Hot flushes are the most common symptom of the menopause. About 80% of all women experience it when going through this period of their life. More about menopause read here.
Hot flashes, also known as vasomotor symptoms, are often described as a sudden sensation of heat in the chest, face, and head followed by flushing, perspiration, and sometimes chills. When a hot flash occurs during sleep, it can be accompanied by sweat. Such night sweats make it difficult to get a good night’s rest. The estimates of the duration of these symptoms come from the Study of Women’s Health Across the Nation (SWAN), a long-term study of women of different races and ethnicities who are in the menopausal transition. They were published in JAMA Internal Medicine.
The SWAN researchers found that some women are more likely to deal with long-term hot flashes than others. Women who had their first hot flashes before their menstrual periods ended had hot flashes for an average of nine to 10 years. When hot flashes didn’t start until after the last menstrual period, the average duration was only about three and a half years. But even on the short end of the spectrum, that’s a long time to deal with hot flashes and night sweats.
Women in the SWAN study who experienced hot flashes for a longer time tended to be current or former smokers, overweight, stressed, depressed, or anxious. Ethnicity also played a role. African American women reported the longest duration of hot flashes (averaging more than 11 years), while Japanese and Chinese women had hot flashes for about half that time.
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What causes hot flushes?
Hot flushes and are thought to be caused by changes in the hormone levels affecting the body’s temperature control.
According to NHS UK, hot flushes can happen without warning throughout the day and night, but can also be triggered by:
- eating spicy foods
- caffeine and alcohol
- wearing thick clothing
- a high temperature
- feeling stressed or anxious
- treatment for certain types of cancer (this can affect both men and women)
- certain medicines
- some health conditions, such as an overactive thyroid, diabetes, and tuberculosis
What can be done?
“While hormone therapy is very effective at relieving hot flashes, the longer-term treatment carries an increased risk for breast cancer, and women at older ages have higher risks of stroke, blood clots, and other health problems. So it’s important that women explore a full range of treatment options — especially women likely to have persistent hot flashes,” advises Dr. Manson.
For some women, self-help measures can help ease hot flashes. These include:
- deep-breathing exercises when a hot flash starts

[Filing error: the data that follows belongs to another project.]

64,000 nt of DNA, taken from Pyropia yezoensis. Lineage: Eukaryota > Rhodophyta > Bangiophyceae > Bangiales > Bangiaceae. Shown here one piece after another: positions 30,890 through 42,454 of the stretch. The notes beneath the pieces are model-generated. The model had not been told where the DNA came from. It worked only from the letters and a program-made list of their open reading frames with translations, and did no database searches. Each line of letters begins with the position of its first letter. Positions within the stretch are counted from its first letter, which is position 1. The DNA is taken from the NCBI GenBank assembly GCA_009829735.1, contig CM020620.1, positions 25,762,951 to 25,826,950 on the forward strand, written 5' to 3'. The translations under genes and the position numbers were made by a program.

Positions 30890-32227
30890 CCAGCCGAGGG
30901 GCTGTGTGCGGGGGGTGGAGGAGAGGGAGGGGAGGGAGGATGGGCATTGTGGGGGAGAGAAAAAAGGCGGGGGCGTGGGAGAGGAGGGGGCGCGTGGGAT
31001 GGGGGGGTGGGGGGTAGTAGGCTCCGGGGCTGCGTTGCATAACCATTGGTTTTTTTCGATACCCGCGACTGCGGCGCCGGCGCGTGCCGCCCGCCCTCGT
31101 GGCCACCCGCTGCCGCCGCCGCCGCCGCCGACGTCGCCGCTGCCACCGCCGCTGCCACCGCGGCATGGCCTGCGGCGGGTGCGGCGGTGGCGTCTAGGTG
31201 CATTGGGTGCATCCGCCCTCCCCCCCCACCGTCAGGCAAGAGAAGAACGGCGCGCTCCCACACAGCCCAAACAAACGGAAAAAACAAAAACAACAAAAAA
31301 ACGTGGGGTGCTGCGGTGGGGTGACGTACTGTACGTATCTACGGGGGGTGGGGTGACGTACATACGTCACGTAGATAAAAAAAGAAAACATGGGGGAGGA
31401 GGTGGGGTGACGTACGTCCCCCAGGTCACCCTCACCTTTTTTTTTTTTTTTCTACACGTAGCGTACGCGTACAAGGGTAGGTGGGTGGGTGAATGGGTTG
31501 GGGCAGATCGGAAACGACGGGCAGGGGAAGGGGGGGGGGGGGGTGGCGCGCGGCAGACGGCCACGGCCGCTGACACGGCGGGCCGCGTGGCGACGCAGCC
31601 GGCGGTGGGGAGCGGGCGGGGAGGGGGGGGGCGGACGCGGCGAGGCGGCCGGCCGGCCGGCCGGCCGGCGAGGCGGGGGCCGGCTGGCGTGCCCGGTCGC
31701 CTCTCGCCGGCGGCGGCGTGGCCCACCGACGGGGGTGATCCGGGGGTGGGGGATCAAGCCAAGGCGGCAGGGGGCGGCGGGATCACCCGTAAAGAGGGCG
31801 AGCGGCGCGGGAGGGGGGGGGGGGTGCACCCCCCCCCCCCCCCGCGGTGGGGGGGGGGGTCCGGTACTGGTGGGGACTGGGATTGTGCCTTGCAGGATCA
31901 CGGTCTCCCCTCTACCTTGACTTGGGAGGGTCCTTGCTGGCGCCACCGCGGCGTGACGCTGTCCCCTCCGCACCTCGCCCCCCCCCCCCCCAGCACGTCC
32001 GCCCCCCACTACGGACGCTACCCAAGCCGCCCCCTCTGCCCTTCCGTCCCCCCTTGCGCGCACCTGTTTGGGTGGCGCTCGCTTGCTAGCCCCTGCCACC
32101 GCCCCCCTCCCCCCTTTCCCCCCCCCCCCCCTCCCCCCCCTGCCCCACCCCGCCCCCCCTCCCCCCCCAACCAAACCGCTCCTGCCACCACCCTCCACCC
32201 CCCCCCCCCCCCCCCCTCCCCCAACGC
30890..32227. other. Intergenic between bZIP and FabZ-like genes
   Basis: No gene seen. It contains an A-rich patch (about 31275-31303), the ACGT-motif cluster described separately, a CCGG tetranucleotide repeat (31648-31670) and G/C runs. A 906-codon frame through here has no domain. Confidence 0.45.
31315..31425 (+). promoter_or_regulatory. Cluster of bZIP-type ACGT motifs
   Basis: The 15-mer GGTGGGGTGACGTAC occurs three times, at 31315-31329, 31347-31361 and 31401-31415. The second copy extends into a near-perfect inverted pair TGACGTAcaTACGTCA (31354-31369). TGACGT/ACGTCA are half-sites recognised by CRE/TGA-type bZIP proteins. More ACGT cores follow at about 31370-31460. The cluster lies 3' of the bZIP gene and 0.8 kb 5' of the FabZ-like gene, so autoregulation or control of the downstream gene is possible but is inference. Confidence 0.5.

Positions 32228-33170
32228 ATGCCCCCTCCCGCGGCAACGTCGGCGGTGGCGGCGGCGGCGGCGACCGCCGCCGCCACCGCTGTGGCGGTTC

- dressing in layers
- lowering the thermostat
- diet changes including staying away from caffeine, alcohol, hot beverages, and spicy foods
- stress reduction techniques like meditation and mindfulness
- doing your best to stay cool in general.
How homeopathy can help?
Homeopathic remedies can help the body to gently rebalance the hormones and in this way deal with the hot flush as well as other menopausal symptoms. Below there is information for a few remedies most commonly indicated for treating hot flushes.
Graphites: A woman who is likely to respond to this remedy is chilly, pale, and sluggish. She has trouble concentrating, and a tendency toward weight gain during or after menopause. Hot flushing and sweats at night are often seen. A person who needs this remedy may also have a tendency toward skin problems with oozing, cracked eruptions. She is slow to become alert when waking in the morning.
Lachesis muta: This remedy relieves hot flashes from menopause, especially when hot flashes are relieved by sweating or the occurrence of periods. The person is very talkative, can get easily jealous. She does not like scarfs or any tight clothing around her neck.
Sepia: This remedy can be helpful if a woman’s periods are sometimes late and scanty, but heavy and flooding at other times. Her pelvic organs can feel weak and sagging, and she may have a craving for vinegar or sour foods. Women who need this remedy usually feel dragged-out and weary, with an irritable detachment regarding family members, and a loss of interest in daily tasks. Sepia is exhausted, she has taken care of everything for so long, but can’t anymore. Exercise, especially dancing, may brighten up the woman’s mood and improve her energy.
Sulphur: This remedy is often helpful for hot flashes during menopause when the woman wakes in the early morning hours and throws the covers off. She may be very anxious, weep a lot, and worry excessively about her health. A person needing Sulphur often is mentally active (or eccentric), inclined toward messy habits, and usually feels worse from warmth.
There are many other homeopathic remedies that can be used. The choice will depend on the person’s symptoms and is done after at least an hour-long consultation where all symptoms are discussed. More about some cases and the remedies that hepped you can read here.
Interested to know more about homeopathy and how can it help to treat menopause?
Disclaimer: This article is for educational purposes only and not intended to replace the advice of your physician or health care provider.
For best results, I recommend an appointment with a qualified homeopath with an interest in treating Menopause.